What cancer as entertainment gets right -- and horribly wrong

"The Fault in Our Stars" gets what "Chasing Life" doesn't

By Mary Elizabeth Williams

Senior Writer

Published June 10, 2014 6:38PM (EDT)

Shailene Woodley and Ansel Elgort in "The Fault of Our Stars"           (Twentieth Century Fox)
Shailene Woodley and Ansel Elgort in "The Fault of Our Stars" (Twentieth Century Fox)

In case the promos from ABC Family have somehow not be deluging your social media feed as they have mine, let this serve as your notice that on Tuesday evening, "Chasing Life," a new series about a young woman with everything to live for (Is there any other kind allowed on family channels?) who learns she has leukemia, premieres. The show may yet prove to be great – the Los Angeles Times backhandedly enthuses that "when it's not being completely ridiculous, 'Chasing Life' is very good." But I can already tell you that the promotional campaign for it is everything that's enraging to so many of us who've experienced cancer firsthand. 

Let's start with show's arresting ad image – the beautiful journalist April (Italia Ricci), clad in a sexy black dress and perched seductively on an open casket filled with lemons. Because you know the old saying: When life hands you cancer, make lemonade. Then there are the show's tag lines. There's "Cancer sucks," which I am the last to dispute, and the somewhat less truthful "Giving up is not an option." Gosh, thanks, because if people with cancer only knew they had options, I'll bet more of them would pick the not giving up one. The trailer features wisdom like, "When it chooses you, you fight – what other choice do you have?" and April declaring, "I want to win." Another promo says, I kid you not, "Live like there's no tomorrow, and never say die." Hey, bite me.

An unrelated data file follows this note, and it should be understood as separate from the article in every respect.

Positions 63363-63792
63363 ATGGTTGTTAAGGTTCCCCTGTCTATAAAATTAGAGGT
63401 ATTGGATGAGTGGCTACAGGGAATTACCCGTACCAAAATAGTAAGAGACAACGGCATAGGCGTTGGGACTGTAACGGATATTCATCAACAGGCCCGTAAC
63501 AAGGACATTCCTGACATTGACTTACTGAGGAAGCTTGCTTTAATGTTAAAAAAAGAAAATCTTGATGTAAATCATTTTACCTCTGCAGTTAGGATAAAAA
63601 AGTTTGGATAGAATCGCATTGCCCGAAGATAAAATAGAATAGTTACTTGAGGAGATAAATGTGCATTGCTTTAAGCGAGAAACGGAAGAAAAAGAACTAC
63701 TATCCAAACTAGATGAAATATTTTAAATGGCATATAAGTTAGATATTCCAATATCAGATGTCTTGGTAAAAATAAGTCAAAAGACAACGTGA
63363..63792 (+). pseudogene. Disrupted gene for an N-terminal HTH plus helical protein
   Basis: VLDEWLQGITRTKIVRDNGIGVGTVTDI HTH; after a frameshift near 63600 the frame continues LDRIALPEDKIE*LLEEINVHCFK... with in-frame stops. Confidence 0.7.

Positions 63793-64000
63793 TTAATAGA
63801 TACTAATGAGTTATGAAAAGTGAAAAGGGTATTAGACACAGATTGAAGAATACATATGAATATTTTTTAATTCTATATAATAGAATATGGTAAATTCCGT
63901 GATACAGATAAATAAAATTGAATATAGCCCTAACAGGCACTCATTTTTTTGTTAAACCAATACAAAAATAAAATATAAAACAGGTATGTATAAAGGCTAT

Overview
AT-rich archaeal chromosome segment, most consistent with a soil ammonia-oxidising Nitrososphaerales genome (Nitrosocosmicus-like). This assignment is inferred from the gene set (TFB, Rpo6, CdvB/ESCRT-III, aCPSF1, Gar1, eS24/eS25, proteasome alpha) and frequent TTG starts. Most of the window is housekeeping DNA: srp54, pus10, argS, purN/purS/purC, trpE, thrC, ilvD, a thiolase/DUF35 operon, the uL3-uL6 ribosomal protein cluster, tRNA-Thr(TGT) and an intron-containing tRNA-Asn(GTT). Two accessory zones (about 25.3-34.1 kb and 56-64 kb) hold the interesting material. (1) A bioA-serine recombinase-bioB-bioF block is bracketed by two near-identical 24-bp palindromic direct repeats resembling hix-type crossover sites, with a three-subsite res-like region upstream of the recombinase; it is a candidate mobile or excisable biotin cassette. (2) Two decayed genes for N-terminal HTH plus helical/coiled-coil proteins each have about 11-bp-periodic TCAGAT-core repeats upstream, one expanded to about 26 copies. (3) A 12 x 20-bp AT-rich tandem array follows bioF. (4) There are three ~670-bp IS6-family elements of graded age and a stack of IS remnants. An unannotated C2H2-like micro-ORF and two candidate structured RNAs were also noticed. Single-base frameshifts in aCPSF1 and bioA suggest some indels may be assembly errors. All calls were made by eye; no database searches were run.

"Chasing Life" is based on the successful Mexican series "Terminales," and if the American reimagining of it holds true to the original, there will be plenty of darkness and mortality facing in the episodes to come. But actress Ricci admits that "I’ve never personally had an intimate experience with cancer. I mean, there have been scares in the family but they’ve always worked out in our favor and never ended up being very serious," and that apparent disconnect from the real experience of cancer certainly seems to permeate the branding of the show as well.

Let me never argue that cancer – particularly the "This is probably going to kill you" kind – is not very dramatic. That's why I would never contradict its merit as artistic inspiration. It can be depicted quite beautifully and meaningfully – which is undoubtedly why "The Fault in Our Stars" was a blockbuster book and now has become a blockbuster movie. Writing this week in Time, cancer survivor and all around incredibly eloquent person Ilana Horn praises "The Fault in Our Stars," noting, "Art may merely be a representation of reality, but if it deepens our humanity, then it has done its job." I felt that profound power of art as I watched the film this past weekend with my 14-year-old daughter, laughing together at its dry observational commentary on the humbling absurdity of disease, clutching our hands together at the pivotal moments – and bawling our eyes out a lot. It's a story without easy or comforting resolutions, a tale in which the most laughable character is the support group facilitator who inexhaustibly tries to bright-side what is an undeniably cruel and crappy situation.